Opponents of the legislation asked U.S. District Judge Michael W. Mosman to intercede after the Oregon’s secretary of state’s office ruled in October there went enough valid signatures on a referendum to block the law. The ruling is in effect pending a February hearing.
Jeana Frazzini, a spokesperson for Basic Rights Oregon criticized the judge’s decision: “It’s unfair our families once again are bearing the brunt of this ongoing struggle.”
Candlelight vigils protesting Judge Mosman’s ruling are being held in cities around the state, including here in Bend this afternoon at 5:30.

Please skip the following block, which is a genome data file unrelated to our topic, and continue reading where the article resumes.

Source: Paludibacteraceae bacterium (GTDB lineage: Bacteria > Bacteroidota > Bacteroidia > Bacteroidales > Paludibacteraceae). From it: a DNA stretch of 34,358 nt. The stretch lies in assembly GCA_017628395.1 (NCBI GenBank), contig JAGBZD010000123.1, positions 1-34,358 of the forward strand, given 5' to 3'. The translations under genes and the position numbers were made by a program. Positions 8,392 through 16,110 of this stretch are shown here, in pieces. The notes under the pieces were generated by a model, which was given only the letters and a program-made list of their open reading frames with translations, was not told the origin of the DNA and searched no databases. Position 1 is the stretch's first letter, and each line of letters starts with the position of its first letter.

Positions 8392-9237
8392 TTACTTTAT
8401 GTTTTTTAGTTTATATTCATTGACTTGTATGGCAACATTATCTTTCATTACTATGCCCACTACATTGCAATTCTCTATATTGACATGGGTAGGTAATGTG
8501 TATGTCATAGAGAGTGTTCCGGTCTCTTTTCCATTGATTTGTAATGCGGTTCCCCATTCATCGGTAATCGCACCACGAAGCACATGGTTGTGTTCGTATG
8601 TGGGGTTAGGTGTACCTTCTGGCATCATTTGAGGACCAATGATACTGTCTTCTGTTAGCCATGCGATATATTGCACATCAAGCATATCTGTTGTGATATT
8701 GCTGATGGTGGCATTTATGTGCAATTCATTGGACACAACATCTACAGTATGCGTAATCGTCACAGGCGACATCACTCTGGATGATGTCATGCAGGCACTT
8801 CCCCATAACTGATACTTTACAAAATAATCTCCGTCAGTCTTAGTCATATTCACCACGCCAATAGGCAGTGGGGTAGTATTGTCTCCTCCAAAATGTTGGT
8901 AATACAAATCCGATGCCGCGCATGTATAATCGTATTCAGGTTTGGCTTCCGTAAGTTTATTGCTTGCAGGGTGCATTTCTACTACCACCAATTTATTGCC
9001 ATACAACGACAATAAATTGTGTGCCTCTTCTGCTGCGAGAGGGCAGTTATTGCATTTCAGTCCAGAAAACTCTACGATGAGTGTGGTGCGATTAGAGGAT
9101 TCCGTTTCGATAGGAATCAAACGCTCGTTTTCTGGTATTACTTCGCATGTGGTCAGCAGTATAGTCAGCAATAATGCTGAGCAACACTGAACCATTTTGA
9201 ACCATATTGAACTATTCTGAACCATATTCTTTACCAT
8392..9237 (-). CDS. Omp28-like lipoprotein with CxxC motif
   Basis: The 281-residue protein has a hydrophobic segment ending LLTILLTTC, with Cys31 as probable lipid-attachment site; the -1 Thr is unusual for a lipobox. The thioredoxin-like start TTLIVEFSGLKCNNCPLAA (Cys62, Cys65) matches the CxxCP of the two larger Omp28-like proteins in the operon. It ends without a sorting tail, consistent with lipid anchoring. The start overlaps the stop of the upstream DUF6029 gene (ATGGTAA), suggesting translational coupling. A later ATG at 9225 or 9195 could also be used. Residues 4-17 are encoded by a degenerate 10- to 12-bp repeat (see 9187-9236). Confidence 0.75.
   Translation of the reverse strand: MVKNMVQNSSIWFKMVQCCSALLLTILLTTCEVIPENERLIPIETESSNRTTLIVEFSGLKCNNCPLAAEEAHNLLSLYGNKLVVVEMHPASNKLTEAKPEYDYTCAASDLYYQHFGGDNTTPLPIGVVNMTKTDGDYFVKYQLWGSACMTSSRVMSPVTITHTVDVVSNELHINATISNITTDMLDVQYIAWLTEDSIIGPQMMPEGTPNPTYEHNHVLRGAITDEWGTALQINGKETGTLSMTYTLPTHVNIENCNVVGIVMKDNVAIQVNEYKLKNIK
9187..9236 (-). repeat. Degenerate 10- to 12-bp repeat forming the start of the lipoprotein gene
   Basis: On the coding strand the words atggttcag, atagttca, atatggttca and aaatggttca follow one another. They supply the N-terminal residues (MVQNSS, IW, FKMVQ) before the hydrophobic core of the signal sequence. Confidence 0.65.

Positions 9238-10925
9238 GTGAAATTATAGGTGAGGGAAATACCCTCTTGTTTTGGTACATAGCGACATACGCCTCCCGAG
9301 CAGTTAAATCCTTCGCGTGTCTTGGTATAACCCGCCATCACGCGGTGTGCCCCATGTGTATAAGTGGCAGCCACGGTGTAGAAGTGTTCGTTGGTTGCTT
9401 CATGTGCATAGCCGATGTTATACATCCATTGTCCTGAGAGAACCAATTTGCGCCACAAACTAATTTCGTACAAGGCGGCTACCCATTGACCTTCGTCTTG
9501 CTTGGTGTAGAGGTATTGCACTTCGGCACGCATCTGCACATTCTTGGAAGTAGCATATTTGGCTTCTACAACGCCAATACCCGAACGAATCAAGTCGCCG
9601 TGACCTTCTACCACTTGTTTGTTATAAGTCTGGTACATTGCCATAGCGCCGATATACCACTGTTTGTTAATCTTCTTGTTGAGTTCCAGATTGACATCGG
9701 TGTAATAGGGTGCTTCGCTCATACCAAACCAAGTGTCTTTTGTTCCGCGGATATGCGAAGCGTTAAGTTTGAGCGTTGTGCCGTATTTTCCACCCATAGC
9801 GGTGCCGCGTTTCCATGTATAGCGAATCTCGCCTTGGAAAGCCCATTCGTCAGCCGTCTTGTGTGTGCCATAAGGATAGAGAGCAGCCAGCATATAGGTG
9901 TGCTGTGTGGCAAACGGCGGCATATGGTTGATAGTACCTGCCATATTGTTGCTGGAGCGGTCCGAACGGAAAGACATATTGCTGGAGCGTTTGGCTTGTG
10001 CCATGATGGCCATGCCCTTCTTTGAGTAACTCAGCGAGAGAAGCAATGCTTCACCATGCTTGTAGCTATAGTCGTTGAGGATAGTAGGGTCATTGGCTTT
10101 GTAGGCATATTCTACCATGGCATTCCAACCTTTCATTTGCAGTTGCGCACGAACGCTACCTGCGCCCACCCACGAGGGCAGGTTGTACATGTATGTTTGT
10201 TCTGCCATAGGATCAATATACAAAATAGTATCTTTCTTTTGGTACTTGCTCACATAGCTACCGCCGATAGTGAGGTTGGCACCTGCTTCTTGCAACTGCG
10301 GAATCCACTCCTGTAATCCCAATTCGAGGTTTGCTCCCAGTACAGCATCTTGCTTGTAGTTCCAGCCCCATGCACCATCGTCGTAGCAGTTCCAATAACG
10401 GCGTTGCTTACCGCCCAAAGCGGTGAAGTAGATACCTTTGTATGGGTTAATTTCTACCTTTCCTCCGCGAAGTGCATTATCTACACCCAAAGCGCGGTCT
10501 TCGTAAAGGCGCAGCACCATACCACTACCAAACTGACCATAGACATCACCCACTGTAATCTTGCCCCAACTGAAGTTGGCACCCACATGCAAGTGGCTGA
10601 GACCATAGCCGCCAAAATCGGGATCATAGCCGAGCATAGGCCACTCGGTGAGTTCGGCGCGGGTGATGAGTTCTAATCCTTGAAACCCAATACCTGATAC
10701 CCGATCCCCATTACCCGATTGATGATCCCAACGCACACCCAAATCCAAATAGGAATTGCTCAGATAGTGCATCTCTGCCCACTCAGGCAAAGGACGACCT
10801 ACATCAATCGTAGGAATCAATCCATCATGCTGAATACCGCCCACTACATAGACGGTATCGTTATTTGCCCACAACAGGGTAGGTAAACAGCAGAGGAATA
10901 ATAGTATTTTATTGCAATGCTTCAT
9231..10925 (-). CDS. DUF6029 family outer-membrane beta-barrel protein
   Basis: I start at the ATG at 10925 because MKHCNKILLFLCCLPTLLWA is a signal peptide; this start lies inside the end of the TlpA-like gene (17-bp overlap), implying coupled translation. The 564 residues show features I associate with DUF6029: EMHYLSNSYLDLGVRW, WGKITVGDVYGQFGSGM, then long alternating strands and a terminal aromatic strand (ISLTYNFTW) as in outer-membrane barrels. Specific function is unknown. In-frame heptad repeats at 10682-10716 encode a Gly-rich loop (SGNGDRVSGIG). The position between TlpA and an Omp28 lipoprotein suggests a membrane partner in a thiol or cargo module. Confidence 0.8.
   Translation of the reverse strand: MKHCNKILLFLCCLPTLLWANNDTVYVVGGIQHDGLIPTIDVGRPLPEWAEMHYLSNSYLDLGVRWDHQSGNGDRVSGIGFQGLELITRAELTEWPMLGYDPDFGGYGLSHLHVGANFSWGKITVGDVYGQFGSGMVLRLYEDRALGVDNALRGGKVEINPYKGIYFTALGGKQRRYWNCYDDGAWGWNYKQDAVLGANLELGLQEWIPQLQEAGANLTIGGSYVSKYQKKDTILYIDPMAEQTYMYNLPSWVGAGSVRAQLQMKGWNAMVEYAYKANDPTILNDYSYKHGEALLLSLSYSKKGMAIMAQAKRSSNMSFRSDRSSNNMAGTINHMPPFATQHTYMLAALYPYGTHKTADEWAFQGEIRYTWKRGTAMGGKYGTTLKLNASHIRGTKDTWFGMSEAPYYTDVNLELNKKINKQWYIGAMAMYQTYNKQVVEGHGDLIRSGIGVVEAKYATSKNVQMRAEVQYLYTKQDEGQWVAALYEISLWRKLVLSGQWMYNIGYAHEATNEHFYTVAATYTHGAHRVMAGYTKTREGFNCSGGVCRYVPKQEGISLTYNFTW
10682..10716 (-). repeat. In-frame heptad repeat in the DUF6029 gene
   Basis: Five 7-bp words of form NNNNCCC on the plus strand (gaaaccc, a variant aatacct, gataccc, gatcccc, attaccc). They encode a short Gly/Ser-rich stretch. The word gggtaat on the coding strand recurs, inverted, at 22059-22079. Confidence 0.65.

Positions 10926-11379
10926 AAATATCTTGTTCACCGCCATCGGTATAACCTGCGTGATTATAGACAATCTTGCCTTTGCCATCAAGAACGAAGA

Eight other states have approved some form of spousal rights for same-sex couples—Connecticut, Vermont, New Hampshire, New Jersey, Maine, California, Washington, Hawaii. Massachusetts remains the only state that allows couples to marry.
REFLECTIONS: How long will it take for spousal rights to be extended to same-sex couples? How many times must “how long” be asked? It must have seemed forever to those in the abolitionist movement of the 19th century, to those in the women’s suffrage movement in the 19th and 20th centuries, to those in the civil rights movement and the anti-war movement of the 20th century, and to those opposing the war in Iraq in the 21st century? They didn’t know and we don’t either. What they knew then and we know now, though, is that it is not simply a matter of waiting; persistent struggle is required to see that day come round.